Not only does this disadvantage the U.S. and its companies as well as its allies and partners, it also strengthens the PRC’s ability to seize and cement advantages by setting the standards for next-generation technology. Thus far, U.S. countermeasures such as the Digital Connectivity and Cybersecurity Partnership announced in 2018 with a modest U.S. $25 million budget are woefully inadequate.

The nascent trend seems to be toward an increasingly Chinese-dominated political, economic, technological and strategic ecosystem in the Indo-Pacific. If there is a challenge posed by OBOR for the U.S., it lies not in enhanced PLA capabilities per se, but in the CCP’s enhanced ability to project its sovereignty, rules or undue influence based on a unilateral assertion of core interests. The exercise of this power will challenge the U.S.-led open, rules-based international order.

Should the PRC be successful in leveraging OBOR for preeminence in the Indo-Pacific, the U.S. role as the guarantor of regional peace and stability would be undermined. Movement toward a Sino-centric regional ecosystem represents a fundamental change in the regional balance of power between the PRC and the U.S.; there have been echoes of a “sphere of influence” strategy in Xi’s public statements calling for “Asia for Asians.” It is implicit in his pledge to build a “new architecture of regional security cooperation that reflects Asian needs.”

The PRC’s creation of regional multilateral fora that exclude the U.S. indicates that it is laying the foundation for a more China-centric regional security and economic order. This, in turn, would have significant implications for the international rules-based order.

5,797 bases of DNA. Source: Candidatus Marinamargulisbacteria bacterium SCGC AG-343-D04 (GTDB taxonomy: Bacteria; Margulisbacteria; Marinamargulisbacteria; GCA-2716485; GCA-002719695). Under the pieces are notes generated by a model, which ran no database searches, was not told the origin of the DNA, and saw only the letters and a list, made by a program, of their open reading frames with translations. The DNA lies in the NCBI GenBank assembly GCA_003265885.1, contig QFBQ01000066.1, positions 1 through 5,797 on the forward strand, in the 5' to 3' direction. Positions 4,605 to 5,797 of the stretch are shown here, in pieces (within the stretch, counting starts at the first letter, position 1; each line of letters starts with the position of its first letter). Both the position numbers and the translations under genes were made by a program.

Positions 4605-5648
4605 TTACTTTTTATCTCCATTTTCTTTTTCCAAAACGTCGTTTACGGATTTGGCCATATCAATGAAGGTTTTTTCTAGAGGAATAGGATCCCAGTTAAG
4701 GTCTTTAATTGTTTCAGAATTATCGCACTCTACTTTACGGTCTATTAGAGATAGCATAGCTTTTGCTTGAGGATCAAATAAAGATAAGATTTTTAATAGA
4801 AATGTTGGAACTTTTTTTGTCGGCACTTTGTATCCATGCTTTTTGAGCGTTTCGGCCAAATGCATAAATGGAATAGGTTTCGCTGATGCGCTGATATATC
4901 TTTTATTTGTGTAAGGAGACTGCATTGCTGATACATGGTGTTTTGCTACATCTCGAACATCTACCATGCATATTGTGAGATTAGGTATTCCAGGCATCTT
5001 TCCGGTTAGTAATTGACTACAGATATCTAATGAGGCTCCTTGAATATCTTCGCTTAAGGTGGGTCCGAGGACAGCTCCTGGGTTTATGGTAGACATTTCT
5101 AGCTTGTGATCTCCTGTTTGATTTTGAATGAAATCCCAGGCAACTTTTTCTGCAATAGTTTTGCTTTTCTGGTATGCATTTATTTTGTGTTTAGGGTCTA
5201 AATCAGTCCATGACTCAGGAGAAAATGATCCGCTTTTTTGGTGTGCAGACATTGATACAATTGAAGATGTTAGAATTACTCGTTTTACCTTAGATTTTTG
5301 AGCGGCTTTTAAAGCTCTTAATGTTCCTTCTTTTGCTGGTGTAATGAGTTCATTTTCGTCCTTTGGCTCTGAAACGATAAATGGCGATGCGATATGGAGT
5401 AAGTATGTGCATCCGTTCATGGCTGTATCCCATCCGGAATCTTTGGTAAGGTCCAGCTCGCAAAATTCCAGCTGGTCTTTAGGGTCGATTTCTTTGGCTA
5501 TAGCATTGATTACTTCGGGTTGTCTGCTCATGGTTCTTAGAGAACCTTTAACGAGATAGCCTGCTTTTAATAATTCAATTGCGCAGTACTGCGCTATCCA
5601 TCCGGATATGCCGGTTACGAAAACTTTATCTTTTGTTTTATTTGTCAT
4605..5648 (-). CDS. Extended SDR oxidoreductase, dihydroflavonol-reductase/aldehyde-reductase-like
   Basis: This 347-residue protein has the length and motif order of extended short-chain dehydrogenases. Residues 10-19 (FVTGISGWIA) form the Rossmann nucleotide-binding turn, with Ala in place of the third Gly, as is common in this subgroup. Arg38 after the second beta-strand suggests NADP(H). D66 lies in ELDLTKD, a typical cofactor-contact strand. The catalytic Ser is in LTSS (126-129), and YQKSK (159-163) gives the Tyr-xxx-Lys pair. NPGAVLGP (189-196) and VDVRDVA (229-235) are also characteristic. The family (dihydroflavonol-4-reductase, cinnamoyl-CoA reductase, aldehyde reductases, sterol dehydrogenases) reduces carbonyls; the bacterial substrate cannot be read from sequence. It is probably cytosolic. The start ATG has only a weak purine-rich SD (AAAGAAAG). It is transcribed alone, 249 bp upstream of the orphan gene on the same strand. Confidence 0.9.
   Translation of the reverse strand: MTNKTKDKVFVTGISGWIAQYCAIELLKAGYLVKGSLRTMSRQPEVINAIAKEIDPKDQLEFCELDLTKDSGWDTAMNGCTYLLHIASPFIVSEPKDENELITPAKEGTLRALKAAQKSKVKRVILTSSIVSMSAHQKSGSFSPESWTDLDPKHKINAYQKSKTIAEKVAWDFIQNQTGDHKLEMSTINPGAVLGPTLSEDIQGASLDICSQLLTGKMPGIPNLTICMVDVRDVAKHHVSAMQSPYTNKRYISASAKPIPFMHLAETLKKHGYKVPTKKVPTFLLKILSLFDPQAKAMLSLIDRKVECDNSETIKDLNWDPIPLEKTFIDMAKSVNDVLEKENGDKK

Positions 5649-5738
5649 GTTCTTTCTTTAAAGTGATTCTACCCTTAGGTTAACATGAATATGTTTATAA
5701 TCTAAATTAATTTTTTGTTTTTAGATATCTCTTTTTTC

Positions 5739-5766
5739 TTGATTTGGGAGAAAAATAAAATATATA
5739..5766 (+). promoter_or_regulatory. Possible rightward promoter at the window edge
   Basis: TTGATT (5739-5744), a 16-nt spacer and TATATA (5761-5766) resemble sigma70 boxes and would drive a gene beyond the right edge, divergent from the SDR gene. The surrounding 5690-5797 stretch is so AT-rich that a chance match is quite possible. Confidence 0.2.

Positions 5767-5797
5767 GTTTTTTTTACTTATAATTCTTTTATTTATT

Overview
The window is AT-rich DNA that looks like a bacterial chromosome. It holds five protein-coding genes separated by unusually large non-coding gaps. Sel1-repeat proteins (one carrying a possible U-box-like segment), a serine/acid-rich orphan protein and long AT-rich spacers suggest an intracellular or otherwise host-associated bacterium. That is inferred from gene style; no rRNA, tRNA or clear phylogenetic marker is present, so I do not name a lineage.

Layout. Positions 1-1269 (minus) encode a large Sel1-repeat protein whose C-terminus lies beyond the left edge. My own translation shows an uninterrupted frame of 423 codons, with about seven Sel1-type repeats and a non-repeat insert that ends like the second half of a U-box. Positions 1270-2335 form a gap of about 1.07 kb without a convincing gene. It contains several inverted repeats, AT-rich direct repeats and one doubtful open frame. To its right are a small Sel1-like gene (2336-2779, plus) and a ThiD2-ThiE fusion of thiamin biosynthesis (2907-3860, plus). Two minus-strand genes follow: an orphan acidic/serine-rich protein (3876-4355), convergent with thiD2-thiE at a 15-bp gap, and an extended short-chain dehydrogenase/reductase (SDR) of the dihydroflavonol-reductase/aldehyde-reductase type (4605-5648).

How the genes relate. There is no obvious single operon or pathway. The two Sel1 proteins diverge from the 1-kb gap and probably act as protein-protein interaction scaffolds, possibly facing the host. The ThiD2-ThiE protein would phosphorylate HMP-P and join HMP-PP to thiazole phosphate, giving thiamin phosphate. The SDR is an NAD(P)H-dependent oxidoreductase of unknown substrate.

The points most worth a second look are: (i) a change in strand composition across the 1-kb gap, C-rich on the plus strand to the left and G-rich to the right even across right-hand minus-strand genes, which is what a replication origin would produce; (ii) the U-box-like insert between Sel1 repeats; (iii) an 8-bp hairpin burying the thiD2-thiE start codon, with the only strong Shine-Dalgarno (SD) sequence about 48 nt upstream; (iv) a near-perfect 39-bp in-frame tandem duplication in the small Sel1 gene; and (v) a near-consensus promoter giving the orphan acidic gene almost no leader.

It is by no means a foregone conclusion that this nascent ecosystem underpinned by OBOR will ultimately be realized. It is true that U.S. policies and diminished diplomatic engagement in the region over the past several years have not aided the U.S. cause. Yet, the CCP confronts a range of countervailing forces that could derail its plans. The CCP is not offering a global vision that other countries seem eager to embrace. The PRC’s double-digit growth has steadily slowed, and the aftereffects of the COVID-19 pandemic reduce the resources that the CCP can bring to bear.

Declining economic viability

The PRC’s economic conditions are vastly different today than in OBOR’s first five years, making unclear how financially and politically feasible it will be for the CCP to pump massive capital into the plan. OBOR projects have rarely proven commercially profitable, and the global economy, ravaged by the pandemic, exacerbates this problem.

Despite the drums of increasing military-civilian fusion, developers in some cases have either not followed plans or cut corners in port construction, resulting in maritime assets that may not meet PLA standards. Some OBOR projects have been halted or scrapped, and others will languish on the drawing board as host countries retrench financially.

Many OBOR host states are unable to service their existing debts to the PRC, presenting the Chinese government with an unpalatable choice between the expensive options of debt forgiveness or restructuring at a time when the PRC’s economy is distressed versus pressing for repayment or another form of compensation — risking criticism for “debt-trap diplomacy” and local backlash.